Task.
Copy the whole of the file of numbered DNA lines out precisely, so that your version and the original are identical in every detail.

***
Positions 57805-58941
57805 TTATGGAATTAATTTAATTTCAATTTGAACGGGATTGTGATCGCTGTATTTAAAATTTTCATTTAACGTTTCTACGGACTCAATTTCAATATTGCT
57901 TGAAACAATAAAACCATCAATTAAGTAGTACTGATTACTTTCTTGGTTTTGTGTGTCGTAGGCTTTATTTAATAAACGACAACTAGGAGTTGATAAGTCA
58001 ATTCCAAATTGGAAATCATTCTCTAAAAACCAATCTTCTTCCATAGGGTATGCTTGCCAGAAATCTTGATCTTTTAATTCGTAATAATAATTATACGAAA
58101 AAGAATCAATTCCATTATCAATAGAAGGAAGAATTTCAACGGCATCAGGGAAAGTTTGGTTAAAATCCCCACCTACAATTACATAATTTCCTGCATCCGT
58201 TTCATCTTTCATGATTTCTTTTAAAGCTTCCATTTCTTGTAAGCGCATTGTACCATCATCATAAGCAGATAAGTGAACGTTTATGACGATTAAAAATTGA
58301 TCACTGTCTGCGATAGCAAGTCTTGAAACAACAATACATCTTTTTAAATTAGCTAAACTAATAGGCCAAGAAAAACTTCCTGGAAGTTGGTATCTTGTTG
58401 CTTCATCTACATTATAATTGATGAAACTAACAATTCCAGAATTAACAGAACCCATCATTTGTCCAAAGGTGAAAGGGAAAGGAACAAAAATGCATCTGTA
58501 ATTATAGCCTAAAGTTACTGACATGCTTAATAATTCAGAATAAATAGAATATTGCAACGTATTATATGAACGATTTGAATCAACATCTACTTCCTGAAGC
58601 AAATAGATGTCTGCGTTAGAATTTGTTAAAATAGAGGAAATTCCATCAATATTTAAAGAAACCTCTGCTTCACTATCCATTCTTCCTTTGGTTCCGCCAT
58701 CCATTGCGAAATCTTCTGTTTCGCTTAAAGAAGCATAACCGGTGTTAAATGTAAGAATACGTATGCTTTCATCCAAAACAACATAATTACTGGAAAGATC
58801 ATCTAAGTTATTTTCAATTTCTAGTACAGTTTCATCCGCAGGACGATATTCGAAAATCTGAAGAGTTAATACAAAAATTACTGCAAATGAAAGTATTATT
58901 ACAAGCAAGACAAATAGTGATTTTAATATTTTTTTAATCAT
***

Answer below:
Positions 57805-58941
57805 TTATGGAATTAATTTAATTTCAATTTGAACGGGATTGTGATCGCTGTATTTAAAATTTTCATTTAACGTTTCTACGGACTCAATTTCAATATTGCT
57901 TGAAACAATAAAACCATCAATTAAGTAGTACTGATTACTTTCTTGGTTTTGTGTGTCGTAGGCTTTATTTAATAAACGACAACTAGGAGTTGATAAGTCA
58001 ATTCCAAATTGGAAATCATTCTCTAAAAACCAATCTTCTTCCATAGGGTATGCTTGCCAGAAATCTTGATCTTTTAATTCGTAATAATAATTATACGAAA
58101 AAGAATCAATTCCATTATCAATAGAAGGAAGAATTTCAACGGCATCAGGGAAAGTTTGGTTAAAATCCCCACCTACAATTACATAATTTCCTGCATCCGT
58201 TTCATCTTTCATGATTTCTTTTAAAGCTTCCATTTCTTGTAAGCGCATTGTACCATCATCATAAGCAGATAAGTGAACGTTTATGACGATTAAAAATTGA
58301 TCACTGTCTGCGATAGCAAGTCTTGAAACAACAATACATCTTTTTAAATTAGCTAAACTAATAGGCCAAGAAAAACTTCCTGGAAGTTGGTATCTTGTTG
58401 CTTCATCTACATTATAATTGATGAAACTAACAATTCCAGAATTAACAGAACCCATCATTTGTCCAAAGGTGAAAGGGAAAGGAACAAAAATGCATCTGTA
58501 ATTATAGCCTAAAGTTACTGACATGCTTAATAATTCAGAATAAATAGAATATTGCAACGTATTATATGAACGATTTGAATCAACATCTACTTCCTGAAGC
58601 AAATAGATGTCTGCGTTAGAATTTGTTAAAATAGAGGAAATTCCATCAATATTTAAAGAAACCTCTGCTTCACTATCCATTCTTCCTTTGGTTCCGCCAT
58701 CCATTGCGAAATCTTCTGTTTCGCTTAAAGAAGCATAACCGGTGTTAAATGTAAGAATACGTATGCTTTCATCCAAAACAACATAATTACTGGAAAGATC
58801 ATCTAAGTTATTTTCAATTTCTAGTACAGTTTCATCCGCAGGACGATATTCGAAAATCTGAAGAGTTAATACAAAAATTACTGCAAATGAAAGTATTATT
58901 ACAAGCAAGACAAATAGTGATTTTAATATTTTTTTAATCAT